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A tale of two cats: Hampstead author’s novel approach to addressing child eating disorders

PUBLISHED: 13:54 15 January 2016 | UPDATED: 14:43 15 January 2016

Author Bettina Blume and her cat, Bignose. Picture: Polly Hancock

Author Bettina Blume and her cat, Bignose. Picture: Polly Hancock

Archant

Bettina Blume tells Bridget Galton about how her debut storybook, Won Ton and Hissie, aims to help children as young as eight raise their self esteem.

A Hampstead author hopes her debut storybook will sensitively tackle the issue of eating disorders for children as young as eight.

Bettina Blume took inspiration from her own pets to create the characters in Won Ton and Hissie, about the healing journey of a pair of cats.

Featuring illustrations by her daughter Miriam, Won Ton is a large cat who eats everything he sees, while his sibling Hissie turns her nose up at every dish.

Their adventure with Methuselah the wise fox, Bartok the tomcat and the slinky prize-winning glamour puss from LA who moves in next door, teaches them lessons about inner strength, embracing wellness and coming to terms with their past.

“We have two cats, one is enormous he always eats, but his sister never eats anything,” says Blume, a piano teacher and music therapist who lives in Pond Street.

“I thought I would base the story on this big whale and little stick who were saved from being drowned at birth and are adopted by a family from London. In the story, Won Ton is just interested in food but has an inner emptiness and his sister feels he is a lazy lump but agrees to help him if he promises to lose weight.”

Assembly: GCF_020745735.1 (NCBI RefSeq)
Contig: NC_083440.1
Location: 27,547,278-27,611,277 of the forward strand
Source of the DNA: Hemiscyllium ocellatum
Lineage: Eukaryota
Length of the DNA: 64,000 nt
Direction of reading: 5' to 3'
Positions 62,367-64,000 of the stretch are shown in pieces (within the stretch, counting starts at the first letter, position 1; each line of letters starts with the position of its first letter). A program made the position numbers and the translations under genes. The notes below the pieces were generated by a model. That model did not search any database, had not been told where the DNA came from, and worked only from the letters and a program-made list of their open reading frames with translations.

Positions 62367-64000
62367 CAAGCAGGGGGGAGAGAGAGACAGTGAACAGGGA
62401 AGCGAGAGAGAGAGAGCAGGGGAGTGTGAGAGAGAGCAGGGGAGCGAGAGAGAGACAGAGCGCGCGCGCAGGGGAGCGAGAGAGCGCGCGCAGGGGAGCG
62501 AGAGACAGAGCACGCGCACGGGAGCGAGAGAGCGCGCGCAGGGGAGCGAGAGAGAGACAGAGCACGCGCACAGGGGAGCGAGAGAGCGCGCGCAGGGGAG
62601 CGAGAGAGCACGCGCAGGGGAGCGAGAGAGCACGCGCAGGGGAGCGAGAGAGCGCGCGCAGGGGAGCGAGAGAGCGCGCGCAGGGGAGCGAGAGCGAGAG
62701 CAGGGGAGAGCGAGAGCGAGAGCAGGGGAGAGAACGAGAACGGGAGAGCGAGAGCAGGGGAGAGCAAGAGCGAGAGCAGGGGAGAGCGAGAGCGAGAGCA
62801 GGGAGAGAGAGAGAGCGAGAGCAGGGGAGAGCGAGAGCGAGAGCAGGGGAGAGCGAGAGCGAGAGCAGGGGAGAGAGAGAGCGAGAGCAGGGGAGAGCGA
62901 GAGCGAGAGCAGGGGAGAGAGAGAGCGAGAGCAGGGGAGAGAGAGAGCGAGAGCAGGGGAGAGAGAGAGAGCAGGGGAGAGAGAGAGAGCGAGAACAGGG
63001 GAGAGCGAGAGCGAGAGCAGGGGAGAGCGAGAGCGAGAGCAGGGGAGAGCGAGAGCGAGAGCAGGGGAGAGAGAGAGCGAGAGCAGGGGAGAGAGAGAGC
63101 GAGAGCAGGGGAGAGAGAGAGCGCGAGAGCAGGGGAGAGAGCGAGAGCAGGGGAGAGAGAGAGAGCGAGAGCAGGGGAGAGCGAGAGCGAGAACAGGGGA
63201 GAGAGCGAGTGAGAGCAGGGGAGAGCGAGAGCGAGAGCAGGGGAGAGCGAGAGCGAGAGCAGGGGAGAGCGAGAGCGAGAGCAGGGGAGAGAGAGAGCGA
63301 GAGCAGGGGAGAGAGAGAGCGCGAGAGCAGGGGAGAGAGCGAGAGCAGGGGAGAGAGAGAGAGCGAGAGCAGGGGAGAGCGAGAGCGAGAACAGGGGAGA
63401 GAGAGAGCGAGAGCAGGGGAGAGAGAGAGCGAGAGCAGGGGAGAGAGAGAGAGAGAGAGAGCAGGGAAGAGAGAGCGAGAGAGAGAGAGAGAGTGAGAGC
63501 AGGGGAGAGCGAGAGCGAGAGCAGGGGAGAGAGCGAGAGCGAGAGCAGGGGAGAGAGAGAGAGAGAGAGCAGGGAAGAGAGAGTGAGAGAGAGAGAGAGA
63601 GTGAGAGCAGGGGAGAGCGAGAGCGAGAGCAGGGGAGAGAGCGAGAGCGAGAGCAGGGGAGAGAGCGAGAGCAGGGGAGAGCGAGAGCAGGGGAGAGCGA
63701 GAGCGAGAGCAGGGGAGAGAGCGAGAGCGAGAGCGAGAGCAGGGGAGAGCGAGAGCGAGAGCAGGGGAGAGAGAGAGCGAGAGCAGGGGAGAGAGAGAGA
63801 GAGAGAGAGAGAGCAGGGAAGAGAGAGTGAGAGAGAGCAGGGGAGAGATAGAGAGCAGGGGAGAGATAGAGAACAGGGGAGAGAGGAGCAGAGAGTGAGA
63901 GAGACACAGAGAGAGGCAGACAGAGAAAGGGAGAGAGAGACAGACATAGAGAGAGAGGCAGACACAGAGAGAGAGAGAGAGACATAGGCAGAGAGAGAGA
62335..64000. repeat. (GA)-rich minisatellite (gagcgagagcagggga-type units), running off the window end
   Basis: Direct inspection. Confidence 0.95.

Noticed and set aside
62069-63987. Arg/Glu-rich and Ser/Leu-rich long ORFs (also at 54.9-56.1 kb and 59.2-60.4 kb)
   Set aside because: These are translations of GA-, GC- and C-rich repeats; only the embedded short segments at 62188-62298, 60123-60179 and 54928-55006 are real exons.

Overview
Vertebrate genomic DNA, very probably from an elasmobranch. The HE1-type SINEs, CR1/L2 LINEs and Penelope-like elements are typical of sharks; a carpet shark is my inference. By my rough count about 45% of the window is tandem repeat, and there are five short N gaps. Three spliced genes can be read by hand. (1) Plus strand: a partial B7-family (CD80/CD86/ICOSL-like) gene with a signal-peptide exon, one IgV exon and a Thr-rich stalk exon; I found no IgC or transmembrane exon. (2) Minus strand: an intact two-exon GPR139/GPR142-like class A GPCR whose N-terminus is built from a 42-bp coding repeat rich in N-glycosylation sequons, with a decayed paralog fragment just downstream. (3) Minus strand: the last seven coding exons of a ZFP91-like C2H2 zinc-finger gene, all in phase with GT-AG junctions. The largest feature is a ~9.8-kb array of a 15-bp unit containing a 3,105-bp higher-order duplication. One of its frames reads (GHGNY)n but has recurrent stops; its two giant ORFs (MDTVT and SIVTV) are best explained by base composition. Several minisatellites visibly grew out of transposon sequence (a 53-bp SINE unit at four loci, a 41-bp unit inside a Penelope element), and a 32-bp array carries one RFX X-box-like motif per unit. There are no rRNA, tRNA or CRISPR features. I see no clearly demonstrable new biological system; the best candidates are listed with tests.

Blume aimed the book at ages eight upwards because that was when she first experienced dissatisfaction with her own body.

“A study a few years ago followed 6,000 children aged 8-14 and showed that self esteem in eight-year-olds is quite a predictive factor for developing eating disorders later in life,” she says.

“Five percent of eight-year-old girls in the study already had body dissatisfaction issues, a figure which rose to 32 percent by the age of 14.

“Doing this book made me think about my own childhood. I was a keen gymnast but at 8 or 9 someone said something about my stomach being too big and that’s when I started to skip dinner and just have carrots. Since then I have always been careful about what I eat. I have been on all sorts of diets and joined weightloss clubs with lots of pressure to be under every week. On weighing days if I hadn’t stuck to the plan I would make myself sick.”

Now aged 55 the mother of two has overcome her issues but had the urge to write a book that might help youngsters early in life to think about the reasons why they might dislike their bodies.

“It’s such a serious issue,” says Blume, who believes good role models are vital for children maintaining a positive sense of self.

“There are so many triggers for eating disorders, from abuse, traumatic experiences and cyber bullying to those wonderful magazines with size 0 models and the pressure to be a high achiever getting into the best schools and careers. When you are in that state, even if you are thin you still see yourself as fat in the mirror. I thought if it was in a lighthearted package with a happy ending, I could get the message across about overcoming eating disorders.”

Won Ton and Hissie £9.99 is published by Hillman and launches on Tuesday January 19 at Daunt Books in South End Green at 6.30pm.

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